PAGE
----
His wife wanted an ‘egg fighter’?

From our March 2012 issue

By Anita Ring – Pilot Butte, Sask.

The English language is estimated to contain over 600,000 words, with new words coined every year – making it a difficult language to master.

Imagine the problems our foreign-born ancestors had in learning this language. Some of the choice of words to express themselves were humourous, convoluted, or charming.

Long before electrical power came to our community, one of our neighbours was asked by his wife to purchase an eggbeater – not really the correct name – so he asked the clerk for an “egg fighter”.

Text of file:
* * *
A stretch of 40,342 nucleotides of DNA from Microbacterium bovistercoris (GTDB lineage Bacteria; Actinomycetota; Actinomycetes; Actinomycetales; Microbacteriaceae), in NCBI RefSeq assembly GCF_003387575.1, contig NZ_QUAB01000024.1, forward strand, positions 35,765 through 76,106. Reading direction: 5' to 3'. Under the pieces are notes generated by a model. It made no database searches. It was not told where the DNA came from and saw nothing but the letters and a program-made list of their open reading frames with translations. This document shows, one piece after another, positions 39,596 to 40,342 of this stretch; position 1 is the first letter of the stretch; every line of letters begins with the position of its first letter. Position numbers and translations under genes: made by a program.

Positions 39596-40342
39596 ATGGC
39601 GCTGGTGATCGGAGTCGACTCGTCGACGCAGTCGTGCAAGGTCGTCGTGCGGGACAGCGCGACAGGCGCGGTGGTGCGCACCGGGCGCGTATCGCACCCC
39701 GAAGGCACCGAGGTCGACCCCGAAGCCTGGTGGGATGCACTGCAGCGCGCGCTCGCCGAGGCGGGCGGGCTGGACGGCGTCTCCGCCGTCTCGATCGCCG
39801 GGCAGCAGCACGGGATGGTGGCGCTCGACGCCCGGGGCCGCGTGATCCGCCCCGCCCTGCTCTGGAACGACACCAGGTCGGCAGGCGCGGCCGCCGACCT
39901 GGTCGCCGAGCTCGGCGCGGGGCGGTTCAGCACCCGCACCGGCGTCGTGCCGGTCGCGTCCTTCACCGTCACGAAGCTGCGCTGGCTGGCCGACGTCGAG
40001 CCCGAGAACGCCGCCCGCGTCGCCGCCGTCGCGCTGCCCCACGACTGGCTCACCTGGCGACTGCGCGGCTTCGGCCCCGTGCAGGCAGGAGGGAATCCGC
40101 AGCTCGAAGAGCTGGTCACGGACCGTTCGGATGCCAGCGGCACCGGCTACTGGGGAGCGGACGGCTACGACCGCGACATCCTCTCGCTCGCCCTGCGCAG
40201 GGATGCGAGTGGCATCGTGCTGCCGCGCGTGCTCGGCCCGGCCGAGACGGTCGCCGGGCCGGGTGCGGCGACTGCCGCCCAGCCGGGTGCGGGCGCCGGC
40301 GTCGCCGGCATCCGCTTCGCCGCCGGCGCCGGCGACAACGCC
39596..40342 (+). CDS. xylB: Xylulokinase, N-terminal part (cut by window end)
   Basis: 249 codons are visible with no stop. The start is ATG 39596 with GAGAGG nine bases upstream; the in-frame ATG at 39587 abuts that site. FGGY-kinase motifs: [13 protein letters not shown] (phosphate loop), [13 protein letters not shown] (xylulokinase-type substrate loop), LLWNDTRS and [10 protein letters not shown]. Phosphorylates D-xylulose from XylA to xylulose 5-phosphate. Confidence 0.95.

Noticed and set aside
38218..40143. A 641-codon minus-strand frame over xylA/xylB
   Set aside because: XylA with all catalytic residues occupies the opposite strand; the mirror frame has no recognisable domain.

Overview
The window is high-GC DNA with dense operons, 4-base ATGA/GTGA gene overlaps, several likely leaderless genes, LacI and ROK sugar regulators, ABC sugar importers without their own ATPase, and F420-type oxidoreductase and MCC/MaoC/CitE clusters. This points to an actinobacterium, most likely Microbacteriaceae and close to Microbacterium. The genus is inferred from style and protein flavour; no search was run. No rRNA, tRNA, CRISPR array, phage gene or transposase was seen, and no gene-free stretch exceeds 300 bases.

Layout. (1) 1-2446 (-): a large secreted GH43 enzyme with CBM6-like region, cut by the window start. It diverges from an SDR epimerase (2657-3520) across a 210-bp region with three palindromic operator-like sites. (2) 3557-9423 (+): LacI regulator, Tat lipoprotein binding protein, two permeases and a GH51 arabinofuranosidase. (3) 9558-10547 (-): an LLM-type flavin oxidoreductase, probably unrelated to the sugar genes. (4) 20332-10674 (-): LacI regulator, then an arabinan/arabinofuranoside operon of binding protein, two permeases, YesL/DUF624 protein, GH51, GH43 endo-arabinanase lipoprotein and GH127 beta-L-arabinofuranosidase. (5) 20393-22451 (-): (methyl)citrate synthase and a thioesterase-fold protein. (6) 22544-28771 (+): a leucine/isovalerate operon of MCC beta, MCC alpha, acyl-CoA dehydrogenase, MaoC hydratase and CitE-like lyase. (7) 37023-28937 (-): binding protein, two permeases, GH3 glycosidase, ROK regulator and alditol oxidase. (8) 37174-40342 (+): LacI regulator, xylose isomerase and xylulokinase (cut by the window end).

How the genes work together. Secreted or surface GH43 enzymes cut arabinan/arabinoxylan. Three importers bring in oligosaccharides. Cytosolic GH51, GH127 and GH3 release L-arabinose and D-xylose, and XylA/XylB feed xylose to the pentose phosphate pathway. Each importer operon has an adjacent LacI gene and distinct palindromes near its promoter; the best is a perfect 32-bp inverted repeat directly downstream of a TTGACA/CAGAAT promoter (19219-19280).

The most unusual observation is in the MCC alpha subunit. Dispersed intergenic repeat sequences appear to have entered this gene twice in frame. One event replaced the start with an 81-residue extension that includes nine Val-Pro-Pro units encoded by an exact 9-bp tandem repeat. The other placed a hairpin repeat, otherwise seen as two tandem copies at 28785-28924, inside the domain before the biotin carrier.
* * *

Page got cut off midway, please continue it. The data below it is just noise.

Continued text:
With appropriate actions, he finally got his product.

Our elderly friend who was recovering from a severe cold told me: “It was so bad, I could hardly breed.”

My little mother announced to my brother that she had fed the bull in the barn, so he wouldn’t need to do that. Her words were: “I threw the bull down some hay.”

Once, at a butcher shop I asked for chicken bosoms. “Oh, do you mean ‘chicken breasts?’” asked a puzzled butcher.

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